Free Fantasy Football League Roundup

Time for another roundup, and god knows I’m simply twitching with excitement. Ah, July, the sun is shining, I’m unemployed and the football season is a mere 57 or so days away, not that I’m counting. Even more exciting than the beginning of the professional football season is the beginning of the fantasy football season, also coincidentally a mere 57 or so days away. Of course, this number is misleading. It merely marks the first game of the season and not the true beginning of fantasy football for that occurred as soon as they allowed me to sign up to play. I first played fantasy sports about eight or nine years ago (with some intervening breaks). I can’t remember which website hosted the league, possibly Sportsline or AOL, and the various websites have changed and matured as have my own wants and needs in a fantasy sports league website. I’ve been playing on Yahoo! for the past few years in a year round cycle of statistics and roster adjustments. It’s been pretty good to my friends and I, at least those who don’t turn their noses up at the very idea of fantasy sports (a quick note to greaney if he’s reading: every season that i play fantasy sports and you don’t, i count as a victory of my sporting knowledge over your own. i will rename my team in honor of the rams, if you play just one season). However, some members of the league, including myself, are now itching for certain options that are beyond the current setup of Yahoo fantasy sports.


Good friend of the blog and rabid fantasy football player, X3D, recently emailed me the following list of qualities that he looks for in a fantasy football league. I’ve summarized his points about each category.

1. Interface – ease of use, clarity

2. Statistics – split stats for both players and competing owners

3. History – stats from previous seasons, split stats for owners over multiple seasons

4. Flexibility – full customization for scoring settings, draft order, trades (allowing draft pick trading, three-way trades), position eligibility

5. Post board – trash talking capabilities

6. Real-time stats

This is a pretty good list. X3D contributions will probably continue as long as my cohort and I write about fantasy football. All I will add are some intangibles that could go in a few different categories, such as website load time and aesthetics, obvious injury updates, links to fantasy analysis and a large, relatively intelligent community.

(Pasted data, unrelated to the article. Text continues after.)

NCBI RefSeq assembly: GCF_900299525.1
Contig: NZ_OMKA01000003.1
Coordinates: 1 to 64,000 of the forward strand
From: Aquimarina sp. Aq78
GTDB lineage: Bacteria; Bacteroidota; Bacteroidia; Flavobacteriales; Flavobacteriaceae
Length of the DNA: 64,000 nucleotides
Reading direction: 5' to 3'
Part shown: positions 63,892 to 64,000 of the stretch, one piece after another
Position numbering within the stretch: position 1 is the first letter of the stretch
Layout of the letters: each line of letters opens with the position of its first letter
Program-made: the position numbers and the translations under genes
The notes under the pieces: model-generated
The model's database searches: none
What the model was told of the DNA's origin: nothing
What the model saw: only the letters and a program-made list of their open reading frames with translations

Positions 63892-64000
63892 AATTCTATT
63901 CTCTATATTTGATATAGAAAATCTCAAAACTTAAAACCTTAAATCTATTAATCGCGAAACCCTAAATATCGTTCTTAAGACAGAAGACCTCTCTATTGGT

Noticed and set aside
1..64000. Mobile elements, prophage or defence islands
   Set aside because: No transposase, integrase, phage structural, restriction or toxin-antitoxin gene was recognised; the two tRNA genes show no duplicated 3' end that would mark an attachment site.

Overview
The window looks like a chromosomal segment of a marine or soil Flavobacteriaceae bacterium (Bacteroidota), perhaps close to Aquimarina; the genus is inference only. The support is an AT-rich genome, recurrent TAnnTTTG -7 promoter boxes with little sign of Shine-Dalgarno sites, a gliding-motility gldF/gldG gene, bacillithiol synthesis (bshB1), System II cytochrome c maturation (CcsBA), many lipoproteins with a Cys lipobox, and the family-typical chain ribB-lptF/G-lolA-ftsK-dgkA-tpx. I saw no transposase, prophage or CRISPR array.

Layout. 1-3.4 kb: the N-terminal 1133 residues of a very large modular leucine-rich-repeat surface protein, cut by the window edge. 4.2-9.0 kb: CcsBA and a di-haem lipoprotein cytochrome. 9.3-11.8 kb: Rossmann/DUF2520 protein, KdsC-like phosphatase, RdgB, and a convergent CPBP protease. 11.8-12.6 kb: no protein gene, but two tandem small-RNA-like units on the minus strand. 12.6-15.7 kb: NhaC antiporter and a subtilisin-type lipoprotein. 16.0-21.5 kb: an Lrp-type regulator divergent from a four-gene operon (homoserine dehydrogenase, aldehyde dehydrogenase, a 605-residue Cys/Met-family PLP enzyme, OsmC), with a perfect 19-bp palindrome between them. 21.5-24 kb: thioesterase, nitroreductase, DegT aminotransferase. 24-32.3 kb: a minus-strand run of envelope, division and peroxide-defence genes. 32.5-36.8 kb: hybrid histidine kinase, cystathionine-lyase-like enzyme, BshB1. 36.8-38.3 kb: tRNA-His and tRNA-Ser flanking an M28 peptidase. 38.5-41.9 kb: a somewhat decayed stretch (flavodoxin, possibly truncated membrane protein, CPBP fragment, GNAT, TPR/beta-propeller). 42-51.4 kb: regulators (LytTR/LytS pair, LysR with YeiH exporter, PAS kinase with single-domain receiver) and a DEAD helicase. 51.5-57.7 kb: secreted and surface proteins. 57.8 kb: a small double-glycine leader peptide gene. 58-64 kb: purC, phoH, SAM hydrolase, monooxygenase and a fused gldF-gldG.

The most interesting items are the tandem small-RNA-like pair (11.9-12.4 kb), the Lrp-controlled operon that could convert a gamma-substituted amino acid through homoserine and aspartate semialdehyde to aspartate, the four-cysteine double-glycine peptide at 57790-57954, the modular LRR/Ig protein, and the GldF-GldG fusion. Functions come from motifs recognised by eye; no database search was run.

I collected a list of free fantasy football sites from a not very exhaustive search. If anyone has any further suggestions, please write a quick comment and I’ll check it out. I realize that you can’t really evaluate a site without playing in a league, but that sort of negates the idea of this whole post, so I’m going to ignore it. These evaluations are mostly based on pre-season impressions, so any pros or cons that come out during the season will be missed obviously. While I haven’t spent a lot of time with each site, anything that I missed I’m going to chalk up to faulty site design rather than my own idiocy. Also, may well have free fantasy football but it doesn’t offer signups yet for next season. Their website is a piece of crap, though, so it’s not a huge loss. Now, let’s jump right to the individual reviews.


I’ve been using Yahoo for awhile, so this review will probably be a bit different than the others. I like Yahoo. I read their news sometimes, largely out of habit, and their sports section is user friendly even if it lacks the breadth of ESPN. However, I’ve never been the commissioner, so testing out the league creation tool was a novel experience for me. Yahoo gets its highest marks for its interface and ease of use. The site is nice looking and all of your basic commands are simple to understand and use. The new fancy roster setting is appreciated but kind of a pain in the ass if you ever want to highlight text on your roster. I don’t know why I like doing that, some sort of impulse to doodle probably. Stat collection is only average. Baseball, notably, suffers from a lack of interesting statistical analysis. Football is a little bit simpler but it could still benefit from richer analytical tools. Of course, these tools seem to be offered on the pay side, Fantasy Football Plus, and the free side does get some trickle down every once in awhile, the voting-based keys to success and other tools seem to be a bit better than what’s offered at competing sites. I have no idea if it’s true but Yahoo seems to have more players than other leagues and the tool features are largely supported by this population, through a wisdom of crowds sort of thing. Your Yahoo ID saves your league results and offers some nice trophies and such for past victories. Unfortunately, the comparisons between other player profiles are somewhat strange and it only saves your old league’s schedules without any accompanying stats. Also, there doesn’t seem to be a way to look at cumulative records. The league rules are somewhat flexible. They come in a close fourth, and as much as I enjoy excessive rule tinkering, it tends to turn off more casual players and it sucks to have people leave a league over petty shit like rules. I can rant on either side of this issue but will save it for the future. The message board works and the smack talk is a fun feature, although it really should be a bit more public as in a sidebar that the league always sees. Finally, real time stat updates, via Stattracker, are a pay feature after the first week teaser. Having bought Stattracker, I can attest that it could be better. If I pay for something on the internet, it damn well better work right and Stattracker gets buggy at times. That said, it’s pretty cheap compared to paying for a league. I particularly like the analysis written for the Yahoo fantasy community, although there could be more of it. It’s written to be accessible to the casual user and with the Yahoo scoring system in mind. All in all, Yahoo offers a pretty good fantasy football league with a large community and good analysis that they write themselves. I like Yahoo and think it’s particularly good for the casual user, however there are better things out there.